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Women need to be more aware about their heart health

Heart disease isn’t just for men. Cardiovascular disease is the top killer of women in the U.S., but many female heart attack and stroke victims could have better outcomes if they were more aware of the symptoms that precede a heart attack or stroke.

Stroke? Heart attack? I know … not you.

Well, step into this other circle while you read this.

The concern about women and heart disease is magnified because we deny or aren’t as aware as we need to be. To keep that organ the size of your fist working well, it needs some attention.

Heart disease causes more deaths than all cancers, respiratory illnesses, Alzheimer’s and accidents combined. Did you know strokes affect more women than men? Heart disease is not a “man’s” disease, but unfortunately, research tends to favor men in the studies (25 percent of subjects are women), but symptoms can be very different from men. They are often ignored, and traditional treatments can have radically different outcomes.

So what is the No. 1 killer of women?

If you answered cardiovascular disease (heart attacks and strokes), you are that 1 out of 10 women who know this. The reality is heart disease is the No. 1 killer of women nationally. For Colorado, it is the second highest killer of women, while strokes are the No. 5 killer for women. Ten women over the age of 35 in Colorado die each day from heart disease or stroke. The good news is Colorado’s mortality is “only” 72 percent of the national rate. The bugger is that it is still responsible for 24 percent of all female deaths compared to 3 percent for breast cancer. That is a loss of 3,734 women in Colorado – sister, mother, wife, friend and neighbor.

In our own community, one of every four deaths is caused by heart attack or stroke. But more than 86 percent do survive. Do I have your attention? So how can we keep ignoring or denying a disease that impacts so many of us?

Diagnostics and treatment procedures can be very different between genders (stress tests, medications, angiography, surgical intervention). The bottom line is that, regardless of age, when a woman has a heart attack, she is 1.7 times more likely to die than a man. Why?

For starters, we tend to deny. A National Institutes of Health study found that 95 percent of women experiencing a heart attack had new or more pronounced symptoms an entire month before experiencing a full-blown heart attack. Only 53 percent called 911 when they thought they were having a heart attack.

Crushing chest pain is not always a symptom either. The study found that the most common symptoms were unusual fatigue (70 percent), sleep disturbance (48 percent) and shortness of breath (42 percent).

I know ... what woman hasn’t had these symptoms? But realize that the symptoms are often different for women. A woman’s heart attack is not necessarily accompanied by that crushing chest pain. Some symptoms could include neck, shoulder, upper back or abdominal discomfort; shortness of breath, nausea, sweating, lightheadedness or unusual fatigue. The symptoms tend to be more subtle because blockages can be not only in main arteries but also in the smaller arteries supplying blood to the heart. This is why getting to the emergency room quickly is critical to prevent heart damage.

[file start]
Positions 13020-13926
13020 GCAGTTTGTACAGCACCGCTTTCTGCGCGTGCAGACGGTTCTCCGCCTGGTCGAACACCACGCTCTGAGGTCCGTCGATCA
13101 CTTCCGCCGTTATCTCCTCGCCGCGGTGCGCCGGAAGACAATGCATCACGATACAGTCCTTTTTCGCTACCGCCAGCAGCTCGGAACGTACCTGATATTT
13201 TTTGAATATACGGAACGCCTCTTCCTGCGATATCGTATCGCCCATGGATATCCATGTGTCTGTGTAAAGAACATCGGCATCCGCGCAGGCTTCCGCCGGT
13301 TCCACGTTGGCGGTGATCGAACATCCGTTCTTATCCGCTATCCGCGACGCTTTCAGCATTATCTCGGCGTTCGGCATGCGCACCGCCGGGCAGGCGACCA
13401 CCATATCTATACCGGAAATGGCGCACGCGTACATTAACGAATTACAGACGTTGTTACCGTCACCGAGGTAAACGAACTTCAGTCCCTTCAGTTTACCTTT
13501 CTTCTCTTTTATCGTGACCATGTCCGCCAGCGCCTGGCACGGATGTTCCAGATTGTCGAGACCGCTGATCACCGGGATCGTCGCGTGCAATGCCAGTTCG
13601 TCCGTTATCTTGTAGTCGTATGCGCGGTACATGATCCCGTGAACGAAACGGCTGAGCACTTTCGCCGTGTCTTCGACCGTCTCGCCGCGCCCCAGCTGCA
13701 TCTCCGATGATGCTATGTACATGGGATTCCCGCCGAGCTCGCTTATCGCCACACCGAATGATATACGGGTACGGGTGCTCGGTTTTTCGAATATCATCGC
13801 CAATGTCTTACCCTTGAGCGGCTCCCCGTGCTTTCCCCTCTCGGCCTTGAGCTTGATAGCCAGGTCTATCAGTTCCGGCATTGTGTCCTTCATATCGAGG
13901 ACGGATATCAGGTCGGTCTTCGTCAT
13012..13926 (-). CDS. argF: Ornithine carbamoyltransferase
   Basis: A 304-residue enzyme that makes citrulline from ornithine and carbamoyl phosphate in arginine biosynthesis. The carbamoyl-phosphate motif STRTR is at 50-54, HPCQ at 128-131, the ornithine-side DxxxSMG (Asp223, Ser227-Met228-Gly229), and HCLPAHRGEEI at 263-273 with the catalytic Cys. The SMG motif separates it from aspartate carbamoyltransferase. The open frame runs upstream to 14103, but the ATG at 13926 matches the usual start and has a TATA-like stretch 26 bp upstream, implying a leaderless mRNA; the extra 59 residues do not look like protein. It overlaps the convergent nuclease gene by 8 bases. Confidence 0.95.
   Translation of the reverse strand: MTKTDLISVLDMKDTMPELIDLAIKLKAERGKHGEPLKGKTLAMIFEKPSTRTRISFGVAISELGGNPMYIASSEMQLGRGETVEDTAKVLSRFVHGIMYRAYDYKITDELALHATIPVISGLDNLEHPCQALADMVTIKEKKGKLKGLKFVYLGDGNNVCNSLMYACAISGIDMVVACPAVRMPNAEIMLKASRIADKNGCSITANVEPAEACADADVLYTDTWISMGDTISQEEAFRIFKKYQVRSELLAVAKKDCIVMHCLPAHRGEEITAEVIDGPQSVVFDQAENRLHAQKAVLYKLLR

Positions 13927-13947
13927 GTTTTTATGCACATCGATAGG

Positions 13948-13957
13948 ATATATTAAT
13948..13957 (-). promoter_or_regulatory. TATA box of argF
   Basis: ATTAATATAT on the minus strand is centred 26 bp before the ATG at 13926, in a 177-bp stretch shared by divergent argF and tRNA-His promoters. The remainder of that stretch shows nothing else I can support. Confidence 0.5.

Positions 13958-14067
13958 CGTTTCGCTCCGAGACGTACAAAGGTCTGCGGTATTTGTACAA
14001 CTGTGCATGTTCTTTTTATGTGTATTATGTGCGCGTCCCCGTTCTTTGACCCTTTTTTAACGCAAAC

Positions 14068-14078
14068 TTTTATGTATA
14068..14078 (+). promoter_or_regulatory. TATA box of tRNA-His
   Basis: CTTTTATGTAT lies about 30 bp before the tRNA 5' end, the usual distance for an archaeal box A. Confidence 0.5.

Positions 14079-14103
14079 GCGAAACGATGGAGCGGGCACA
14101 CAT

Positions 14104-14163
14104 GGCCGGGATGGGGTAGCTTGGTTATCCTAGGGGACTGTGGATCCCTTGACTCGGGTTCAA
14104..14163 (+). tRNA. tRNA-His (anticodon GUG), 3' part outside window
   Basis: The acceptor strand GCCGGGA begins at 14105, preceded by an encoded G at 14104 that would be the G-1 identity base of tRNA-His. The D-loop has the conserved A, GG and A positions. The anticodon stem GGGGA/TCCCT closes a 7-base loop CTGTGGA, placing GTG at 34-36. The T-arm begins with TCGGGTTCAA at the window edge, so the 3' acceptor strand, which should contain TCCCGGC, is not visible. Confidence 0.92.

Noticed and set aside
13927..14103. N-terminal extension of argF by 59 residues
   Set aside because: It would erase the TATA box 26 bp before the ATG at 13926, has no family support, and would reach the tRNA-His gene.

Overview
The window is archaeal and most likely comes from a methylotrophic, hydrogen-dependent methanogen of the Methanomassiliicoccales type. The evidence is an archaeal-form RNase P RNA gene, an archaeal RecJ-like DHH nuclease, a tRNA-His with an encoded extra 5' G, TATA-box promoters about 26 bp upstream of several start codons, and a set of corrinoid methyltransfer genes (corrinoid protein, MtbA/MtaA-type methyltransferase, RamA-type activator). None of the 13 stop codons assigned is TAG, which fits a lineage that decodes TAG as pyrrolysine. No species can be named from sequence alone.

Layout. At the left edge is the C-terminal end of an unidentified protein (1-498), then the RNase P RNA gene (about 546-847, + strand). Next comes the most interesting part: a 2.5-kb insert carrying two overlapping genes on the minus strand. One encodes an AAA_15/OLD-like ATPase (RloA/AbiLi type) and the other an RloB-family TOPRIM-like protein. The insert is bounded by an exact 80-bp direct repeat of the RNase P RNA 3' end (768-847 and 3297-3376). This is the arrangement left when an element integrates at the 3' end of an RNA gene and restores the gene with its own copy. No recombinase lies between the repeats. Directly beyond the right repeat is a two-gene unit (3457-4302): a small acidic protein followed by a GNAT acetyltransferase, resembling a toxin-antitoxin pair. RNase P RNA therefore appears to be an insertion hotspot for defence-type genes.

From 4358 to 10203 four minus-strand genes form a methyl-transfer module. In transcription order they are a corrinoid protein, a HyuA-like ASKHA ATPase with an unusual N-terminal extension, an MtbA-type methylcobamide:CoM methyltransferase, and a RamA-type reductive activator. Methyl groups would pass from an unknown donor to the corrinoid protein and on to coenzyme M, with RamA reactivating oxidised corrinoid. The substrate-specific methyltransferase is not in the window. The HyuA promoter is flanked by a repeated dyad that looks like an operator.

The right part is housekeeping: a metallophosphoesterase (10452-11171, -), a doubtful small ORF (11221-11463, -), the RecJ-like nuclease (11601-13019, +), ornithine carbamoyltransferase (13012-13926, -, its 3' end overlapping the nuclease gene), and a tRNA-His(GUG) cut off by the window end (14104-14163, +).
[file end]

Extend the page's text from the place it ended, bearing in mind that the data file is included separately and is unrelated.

It is important to not be ignorant of this major issue and know you can do something to prevent heart disease regardless of heredity and age. Yes, family is important, but they would be devastated without you: Take care of you first.

Hispanic women have a higher risk; smoking and being overweight are also significant risks. Women over 65 have more hypertension when compared to men – another risk factor.

The good news is, in addition to the general changes that work for both men and women, there are lifestyle changes that are more gender specific: for the 14 percent of women who smoke cigarettes in Colorado: Stop. Use techniques to deal with stress/depression, add at least 30 minutes daily of additional physical activity, improve food choices and (check out the Mediterranean diet).

Wendy Rice is the family and consumer science agent for the La Plata County Extension Office. wendy.rice@colostate.edu or 382-6461.

Healthy recipes

Rarely do I include recipes, but this is an exception since many will be munching more than usual while watching the Super Bowl. Large avocados are recommended for the recipes. If you are making guacamole, try substituting half of the avocado with pureed thawed frozen green peas.

Vegetarian Avocado Ceviche

1 large ripe, fresh Hass avocado*, cubed

1 cup cauliflower, diced

2 tomatoes, diced

1/3 cup red onion, finely diced

1 Tbsp. jalapeno pepper, minced

1 clove garlic, minced

1 Tbsp. fresh cilantro, chopped

1 Tbsp. lime juice

¼ tsp. Salt (optional) 1Tbsp. olive oil

Combine ingredients and serve as appetizer or side dish.

Avocado Corn Salsa

3/4 cup(s) frozen corn, thawed

1/2 cup(s) grape tomatoes, quartered

1 avocado, diced

1 tablespoon fresh cilantro, chopped

2 teaspoons lime juice

1/4 teaspoon salt, Kosher (optional)

Combine ingredients and serve with pita chips as appetizer.

StrongWomen Healthy Heart

The La Plata County Extension Service offers a 12-week StrongWomen Healthy Heart class to help women learn how to improve their cardiovascular health.

For more information about the course, call 382-6465.